Looking for Biomarkers for Prostate Cancer Early Detection

Bin Lu, PhD, Martin Sanda, MD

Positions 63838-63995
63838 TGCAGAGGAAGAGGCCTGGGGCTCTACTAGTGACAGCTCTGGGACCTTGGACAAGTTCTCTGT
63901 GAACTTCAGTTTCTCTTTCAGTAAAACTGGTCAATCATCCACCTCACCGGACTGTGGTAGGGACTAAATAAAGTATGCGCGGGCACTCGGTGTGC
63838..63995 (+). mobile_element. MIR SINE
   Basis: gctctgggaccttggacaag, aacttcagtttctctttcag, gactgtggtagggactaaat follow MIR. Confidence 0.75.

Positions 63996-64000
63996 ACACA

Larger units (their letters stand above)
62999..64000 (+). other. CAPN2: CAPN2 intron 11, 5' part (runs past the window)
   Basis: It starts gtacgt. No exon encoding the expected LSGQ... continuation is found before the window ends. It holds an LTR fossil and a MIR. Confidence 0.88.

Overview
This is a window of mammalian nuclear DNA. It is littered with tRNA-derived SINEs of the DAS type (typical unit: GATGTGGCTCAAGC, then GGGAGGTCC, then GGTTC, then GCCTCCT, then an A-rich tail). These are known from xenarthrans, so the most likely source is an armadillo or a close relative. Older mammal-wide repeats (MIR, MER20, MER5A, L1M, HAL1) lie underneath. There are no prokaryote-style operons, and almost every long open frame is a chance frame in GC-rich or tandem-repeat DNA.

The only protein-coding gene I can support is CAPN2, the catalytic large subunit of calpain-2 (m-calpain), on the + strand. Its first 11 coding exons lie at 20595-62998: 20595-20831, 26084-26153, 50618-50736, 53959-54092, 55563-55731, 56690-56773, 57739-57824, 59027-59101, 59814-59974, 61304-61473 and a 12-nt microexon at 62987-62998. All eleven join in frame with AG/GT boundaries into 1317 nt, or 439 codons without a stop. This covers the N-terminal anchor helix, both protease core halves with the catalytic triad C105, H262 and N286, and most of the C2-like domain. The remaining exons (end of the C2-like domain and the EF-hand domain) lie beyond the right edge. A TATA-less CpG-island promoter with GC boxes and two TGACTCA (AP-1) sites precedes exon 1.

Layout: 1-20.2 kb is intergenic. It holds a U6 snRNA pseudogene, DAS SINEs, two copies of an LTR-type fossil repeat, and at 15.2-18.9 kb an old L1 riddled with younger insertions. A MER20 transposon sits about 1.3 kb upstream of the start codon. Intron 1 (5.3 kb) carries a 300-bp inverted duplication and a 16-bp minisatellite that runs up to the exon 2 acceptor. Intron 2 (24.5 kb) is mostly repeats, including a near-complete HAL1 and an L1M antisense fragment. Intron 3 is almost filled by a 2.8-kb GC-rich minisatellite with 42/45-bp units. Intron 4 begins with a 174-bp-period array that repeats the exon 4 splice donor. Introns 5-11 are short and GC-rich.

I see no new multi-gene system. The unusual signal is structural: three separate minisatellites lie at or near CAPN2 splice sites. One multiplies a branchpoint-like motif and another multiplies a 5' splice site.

Cancer is a diverse disease and each cancer has different mechanism. To find a highly sensitive and specific biomarker that can reflect a single cancer, is a challenge for detection or therapeutic purpose. Gene expression profiling, proteomics, and immunology are used with increasing frequency as tools for cancer screening. The prostate-specific antigen (PSA) test is widely used as a screening test in prostate cancer. However, low specificity of serum PSA leads to many false-negative and false-positive results. We note that maintaining high specificity (low false-positive rates) is a very high priority for population screening. A small false-positive rate can translate into a large number of people who will suffer unnecessary costly further diagnosis and psychological stress. So, it is necessary that a biomarker of prostate cancer be both sensitive and specific.1 Beyond prognosis for prostate cancer, it is also very important to find molecular biomarkers correlating to prostate cancer disease progression. True et al. reported a molecular signature of 86 genes correlating to the Gleason grading system for prostate adenocarcinoma.2 Laxman showed a multiplex biomarker analysis of urine, which included six genes for prostate cancer detection.3 Recently, Chinnaiyan’s lab demonstrated a robust pipeline for the discovery of novel gene chimaeras by high-throughput sequencing.4 Metabolic profiling has shown a potential role for sarcosine in prostate cancer progression by using a combination of high-throughput liquid-and-gas-chromatography-based mass spectrometry in Chinnaiyan’s group.5

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